Reid, 490 U.S. at 751-52, 109 S.Ct. 2166 (footnotes omitted); Darden, 503 U.S. at 323-24, 112 S.Ct. 1344. We have often applied these factors in deciding whether a person is an employee or a non-employee independent contractor. See, e.g., Eisenberg v. Advance Relocation & Storage, Inc., 237 F.3d 111 (2d Cir.2000).
Plaintiff argues that while there are policy reasons for withholding the remedies of the Act from an “employee” like Shatkin Sr. who has the power to change whatever he might complain of, these policy reasons have little bearing on the counting of employees to determine whether the employer is small enough to be exempt from the act. According to this argument, regardless whether Shatkin Sr. should be considered an employee eligible to sue for a violation of the statute, he should nonetheless be considered an employee for the purpose of determining whether Shatkin P.C. employs 15 or more employees.
We do not disagree that the classic agency law tests for determining employee status, as exemplified by Reid and Darden, are pertinent to determine whether an employer has 15 employees and is therefore covered by the statute. We assume, although we need not decide in this case, that the employer could have prevailed if it could show that it had fewer than 15 employees according to the conventional agency test. Thus, if Shatkin P.C. could have shown, using the Reid/Darden test, that Shatkin Sr. was not an employee, but an independent contractor (or that he was neither an employee nor an independent contractor), presumably it could have prevailed in that manner.
The question is whether the term “employee” as used in a single statutory scheme should have different meanings and refer to different persons, depending on the context. In our view, it would be needlessly untidy and confusing, absent good reason, to have one term mean two different things in a single statutory scheme. We think it preferable, and more likely to reflect the intention of Congress, to construe the statute to mean one thing by the term “employee” — not two different things depending on the context of the inquiry. The persons who are “employees” empowered to enforce the statute against their employers are the ones to be counted as “employees” in determining whether the employer has 15 or more employees. We conclude that Shatkin Sr. is not an “employee” for purposes of the act, and that Shatkin P.C. therefore falls below the fifteen-employee threshold of Title VII.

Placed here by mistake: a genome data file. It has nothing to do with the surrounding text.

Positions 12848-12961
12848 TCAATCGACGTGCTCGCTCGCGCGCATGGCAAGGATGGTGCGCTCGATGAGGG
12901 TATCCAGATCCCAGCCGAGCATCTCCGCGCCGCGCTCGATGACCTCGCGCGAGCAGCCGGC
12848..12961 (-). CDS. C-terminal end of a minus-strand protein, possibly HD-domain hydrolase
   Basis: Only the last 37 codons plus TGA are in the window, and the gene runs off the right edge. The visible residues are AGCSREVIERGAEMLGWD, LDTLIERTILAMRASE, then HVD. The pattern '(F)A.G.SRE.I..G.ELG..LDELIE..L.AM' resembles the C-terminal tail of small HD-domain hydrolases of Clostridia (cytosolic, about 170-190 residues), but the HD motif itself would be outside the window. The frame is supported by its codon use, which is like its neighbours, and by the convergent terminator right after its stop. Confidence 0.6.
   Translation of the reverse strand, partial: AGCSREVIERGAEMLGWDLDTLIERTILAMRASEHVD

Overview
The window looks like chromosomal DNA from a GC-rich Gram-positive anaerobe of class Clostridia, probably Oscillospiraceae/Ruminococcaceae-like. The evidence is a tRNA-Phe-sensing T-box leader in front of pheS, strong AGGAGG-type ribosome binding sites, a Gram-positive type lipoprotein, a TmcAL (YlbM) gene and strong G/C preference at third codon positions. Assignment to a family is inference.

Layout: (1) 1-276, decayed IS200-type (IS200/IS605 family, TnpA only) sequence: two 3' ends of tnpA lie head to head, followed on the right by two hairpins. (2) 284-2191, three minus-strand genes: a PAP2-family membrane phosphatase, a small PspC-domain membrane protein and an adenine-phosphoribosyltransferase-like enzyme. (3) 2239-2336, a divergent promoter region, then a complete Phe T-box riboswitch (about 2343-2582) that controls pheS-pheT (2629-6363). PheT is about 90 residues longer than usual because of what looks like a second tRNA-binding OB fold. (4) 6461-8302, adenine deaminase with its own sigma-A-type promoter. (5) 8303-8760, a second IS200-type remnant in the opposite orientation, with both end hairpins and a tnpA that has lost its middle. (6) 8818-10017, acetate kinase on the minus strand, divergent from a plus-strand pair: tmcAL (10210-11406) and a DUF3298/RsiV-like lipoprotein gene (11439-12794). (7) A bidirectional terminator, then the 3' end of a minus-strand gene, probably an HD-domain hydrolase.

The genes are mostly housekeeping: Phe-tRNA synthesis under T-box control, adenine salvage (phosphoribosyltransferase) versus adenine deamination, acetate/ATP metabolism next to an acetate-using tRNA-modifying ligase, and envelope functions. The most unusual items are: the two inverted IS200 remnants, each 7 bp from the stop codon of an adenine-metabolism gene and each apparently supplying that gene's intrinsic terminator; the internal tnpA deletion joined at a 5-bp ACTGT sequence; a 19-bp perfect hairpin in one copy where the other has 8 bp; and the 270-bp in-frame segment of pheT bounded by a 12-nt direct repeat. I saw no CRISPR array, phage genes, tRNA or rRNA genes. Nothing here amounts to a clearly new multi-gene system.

The judgment of the district court dismissing the complaint is AFFIRMED.
The Honorable John Garvan Murtha, Chief Judge of the United States District Court for the District of Vermont, sitting by designation
The complaint also alleged state law claims, which the district court dismissed without prejudice for lack of subject matter jurisdiction. In dismissing the complaint the district court stated that the dismissal was for lack of subject matter jurisdiction. InDa Silva v. Kinsho Int’l Corp., 229 F.3d 358 (2d Cir. 2000), decided after the district court’s decision in this case, we held that a dismissal of a Title VII claim based on an employer’s having fewer than 15 employees was a dismissal on the merits, rather than a dismissal for lack of subject matter jurisdiction. As far as concerns this appeal, no practical difference results from that difference in theory and terminology.